Social Interaction and Longevity: An Eleven-Year Longitudinal Study of Older Persons in a Japanese Village

Article (PDF Available)inHallym International Journal of Aging 9(2):89-105 · January 2007with 480 Reads
DOI: 10.2190/HA.9.2.b
Abstract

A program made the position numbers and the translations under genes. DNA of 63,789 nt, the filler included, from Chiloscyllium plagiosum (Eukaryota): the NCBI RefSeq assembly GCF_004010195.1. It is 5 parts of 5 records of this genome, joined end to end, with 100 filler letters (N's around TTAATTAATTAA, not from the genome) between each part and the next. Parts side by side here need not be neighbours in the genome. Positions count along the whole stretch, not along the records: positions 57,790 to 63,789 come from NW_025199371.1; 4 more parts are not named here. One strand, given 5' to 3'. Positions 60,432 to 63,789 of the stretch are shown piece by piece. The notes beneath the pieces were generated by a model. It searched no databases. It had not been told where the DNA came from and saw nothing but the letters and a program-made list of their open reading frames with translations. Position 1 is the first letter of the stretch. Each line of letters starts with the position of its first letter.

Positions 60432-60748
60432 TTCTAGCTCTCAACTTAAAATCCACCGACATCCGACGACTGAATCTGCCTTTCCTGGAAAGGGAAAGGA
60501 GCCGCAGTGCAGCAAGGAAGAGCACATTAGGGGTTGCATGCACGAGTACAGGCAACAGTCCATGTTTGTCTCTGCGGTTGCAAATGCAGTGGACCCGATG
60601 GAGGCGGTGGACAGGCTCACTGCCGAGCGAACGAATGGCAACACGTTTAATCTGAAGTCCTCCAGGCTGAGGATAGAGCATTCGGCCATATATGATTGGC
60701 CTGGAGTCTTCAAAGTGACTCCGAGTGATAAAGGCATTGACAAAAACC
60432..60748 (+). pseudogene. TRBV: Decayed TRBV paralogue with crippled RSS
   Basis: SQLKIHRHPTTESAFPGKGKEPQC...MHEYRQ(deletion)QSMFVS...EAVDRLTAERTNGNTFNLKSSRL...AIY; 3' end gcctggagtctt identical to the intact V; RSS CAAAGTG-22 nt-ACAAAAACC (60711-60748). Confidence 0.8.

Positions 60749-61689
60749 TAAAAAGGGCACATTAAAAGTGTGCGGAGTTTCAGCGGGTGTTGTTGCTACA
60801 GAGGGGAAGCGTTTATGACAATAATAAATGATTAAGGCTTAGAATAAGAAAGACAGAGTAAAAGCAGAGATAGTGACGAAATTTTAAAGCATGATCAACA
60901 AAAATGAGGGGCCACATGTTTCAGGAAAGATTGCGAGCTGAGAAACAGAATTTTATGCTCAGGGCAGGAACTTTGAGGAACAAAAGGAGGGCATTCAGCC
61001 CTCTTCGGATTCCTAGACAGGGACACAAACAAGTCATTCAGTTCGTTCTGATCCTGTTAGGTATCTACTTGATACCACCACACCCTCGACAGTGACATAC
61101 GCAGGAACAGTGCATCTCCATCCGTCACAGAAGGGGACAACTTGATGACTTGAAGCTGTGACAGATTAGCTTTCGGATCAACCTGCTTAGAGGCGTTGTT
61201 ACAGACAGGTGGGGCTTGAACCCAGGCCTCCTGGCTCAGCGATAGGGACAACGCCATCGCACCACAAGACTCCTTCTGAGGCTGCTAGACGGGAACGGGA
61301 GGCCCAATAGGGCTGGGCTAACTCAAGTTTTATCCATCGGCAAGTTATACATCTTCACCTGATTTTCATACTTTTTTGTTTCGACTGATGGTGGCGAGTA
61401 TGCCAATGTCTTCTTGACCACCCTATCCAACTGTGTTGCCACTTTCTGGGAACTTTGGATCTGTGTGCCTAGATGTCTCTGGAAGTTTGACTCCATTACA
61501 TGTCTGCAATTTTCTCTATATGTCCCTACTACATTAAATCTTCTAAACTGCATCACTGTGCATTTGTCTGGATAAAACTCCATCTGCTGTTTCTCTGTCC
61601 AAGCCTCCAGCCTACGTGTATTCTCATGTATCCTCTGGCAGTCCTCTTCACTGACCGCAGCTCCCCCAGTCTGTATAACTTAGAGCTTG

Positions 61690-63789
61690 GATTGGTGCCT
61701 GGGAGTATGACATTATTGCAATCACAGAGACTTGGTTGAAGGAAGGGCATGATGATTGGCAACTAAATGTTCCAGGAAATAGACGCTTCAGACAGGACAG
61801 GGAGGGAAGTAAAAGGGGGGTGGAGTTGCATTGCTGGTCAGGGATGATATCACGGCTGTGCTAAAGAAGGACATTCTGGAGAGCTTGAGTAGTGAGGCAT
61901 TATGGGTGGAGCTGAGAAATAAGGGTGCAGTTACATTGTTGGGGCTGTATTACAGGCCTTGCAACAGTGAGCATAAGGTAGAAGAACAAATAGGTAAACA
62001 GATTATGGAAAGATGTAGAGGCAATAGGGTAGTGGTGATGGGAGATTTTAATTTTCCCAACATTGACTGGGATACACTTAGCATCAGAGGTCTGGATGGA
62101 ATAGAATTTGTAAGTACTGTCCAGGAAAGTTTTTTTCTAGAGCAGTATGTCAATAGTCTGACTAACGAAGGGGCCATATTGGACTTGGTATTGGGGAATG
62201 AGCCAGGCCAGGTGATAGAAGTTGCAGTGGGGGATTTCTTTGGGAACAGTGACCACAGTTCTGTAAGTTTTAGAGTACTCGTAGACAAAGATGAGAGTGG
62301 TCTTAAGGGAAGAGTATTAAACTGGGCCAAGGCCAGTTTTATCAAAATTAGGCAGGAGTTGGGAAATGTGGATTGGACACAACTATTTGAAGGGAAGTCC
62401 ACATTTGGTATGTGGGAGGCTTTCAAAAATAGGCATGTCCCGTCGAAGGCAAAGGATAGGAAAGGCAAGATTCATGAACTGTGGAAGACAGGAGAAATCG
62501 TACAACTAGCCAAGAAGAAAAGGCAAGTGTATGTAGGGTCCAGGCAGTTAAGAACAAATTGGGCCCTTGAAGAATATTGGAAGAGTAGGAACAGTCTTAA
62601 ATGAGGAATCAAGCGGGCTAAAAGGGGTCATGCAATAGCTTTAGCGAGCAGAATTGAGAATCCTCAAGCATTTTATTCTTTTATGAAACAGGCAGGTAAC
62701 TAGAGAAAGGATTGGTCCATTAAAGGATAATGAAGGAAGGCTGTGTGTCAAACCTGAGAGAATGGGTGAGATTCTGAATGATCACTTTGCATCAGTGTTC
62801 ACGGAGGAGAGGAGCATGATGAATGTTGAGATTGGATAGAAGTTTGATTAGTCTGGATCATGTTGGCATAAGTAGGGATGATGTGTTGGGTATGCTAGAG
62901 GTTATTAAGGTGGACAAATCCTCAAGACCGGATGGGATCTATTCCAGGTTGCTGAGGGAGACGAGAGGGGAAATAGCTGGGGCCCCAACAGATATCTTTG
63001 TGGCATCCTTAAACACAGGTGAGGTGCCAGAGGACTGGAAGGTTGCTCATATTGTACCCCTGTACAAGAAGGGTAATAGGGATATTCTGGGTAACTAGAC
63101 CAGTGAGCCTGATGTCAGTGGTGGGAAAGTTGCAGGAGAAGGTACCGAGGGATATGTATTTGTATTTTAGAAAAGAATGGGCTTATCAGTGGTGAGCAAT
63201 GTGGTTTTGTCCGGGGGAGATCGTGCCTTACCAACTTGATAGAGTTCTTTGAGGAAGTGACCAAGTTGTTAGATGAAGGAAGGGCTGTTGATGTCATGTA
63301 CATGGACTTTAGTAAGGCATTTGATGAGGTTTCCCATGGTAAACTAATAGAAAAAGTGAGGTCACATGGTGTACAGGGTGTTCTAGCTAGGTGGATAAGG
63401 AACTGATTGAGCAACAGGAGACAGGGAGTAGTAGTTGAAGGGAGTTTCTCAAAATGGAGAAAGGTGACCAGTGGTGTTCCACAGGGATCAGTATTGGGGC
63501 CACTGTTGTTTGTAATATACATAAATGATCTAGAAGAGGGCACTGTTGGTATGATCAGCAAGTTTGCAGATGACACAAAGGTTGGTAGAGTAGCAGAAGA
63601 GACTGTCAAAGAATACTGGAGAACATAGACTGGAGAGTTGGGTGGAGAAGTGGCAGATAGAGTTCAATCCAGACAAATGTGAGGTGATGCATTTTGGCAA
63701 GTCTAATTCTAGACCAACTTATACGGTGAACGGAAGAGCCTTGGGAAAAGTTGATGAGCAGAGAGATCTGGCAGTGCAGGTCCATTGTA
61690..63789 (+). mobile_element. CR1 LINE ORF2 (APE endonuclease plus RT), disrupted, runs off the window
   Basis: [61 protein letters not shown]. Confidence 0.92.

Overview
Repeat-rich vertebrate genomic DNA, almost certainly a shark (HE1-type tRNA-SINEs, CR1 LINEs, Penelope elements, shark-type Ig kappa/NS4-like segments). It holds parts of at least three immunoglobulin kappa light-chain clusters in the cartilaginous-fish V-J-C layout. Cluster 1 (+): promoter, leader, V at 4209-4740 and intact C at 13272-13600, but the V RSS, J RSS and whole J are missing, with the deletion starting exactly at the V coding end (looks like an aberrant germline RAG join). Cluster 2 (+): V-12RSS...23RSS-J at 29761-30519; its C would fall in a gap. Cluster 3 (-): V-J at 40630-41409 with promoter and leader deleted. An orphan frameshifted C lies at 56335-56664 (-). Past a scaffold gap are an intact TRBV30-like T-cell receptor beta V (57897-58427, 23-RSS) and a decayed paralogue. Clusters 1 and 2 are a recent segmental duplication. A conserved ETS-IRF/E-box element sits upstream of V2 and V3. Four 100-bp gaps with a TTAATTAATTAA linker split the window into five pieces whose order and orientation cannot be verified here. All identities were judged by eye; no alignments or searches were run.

Many studies around the world have demonstrated the relationship between various dimensions of social interaction and outcomes related to morbidity and mortality among older adults. The current study examines these relationships between social participation and morbidity and mortality in a Japanese sample across an eleven year period. Results demonstrate that greater dependence in mobility, sensory, and activities of daily living were negatively related to survival over 11 years. The overall analysis revealed that most indicators of social interaction were positively related to survival. And, even after controlling for the effects of age, gender, disease, moving function, sensory function, and ADL function, many types of social activities were significantly related to survival. Overall, the relationship between social integration, in a wide variety of ways it can be measured, has a complex, but crucial role in increasing not just the length, but the quality of the lives of older people.
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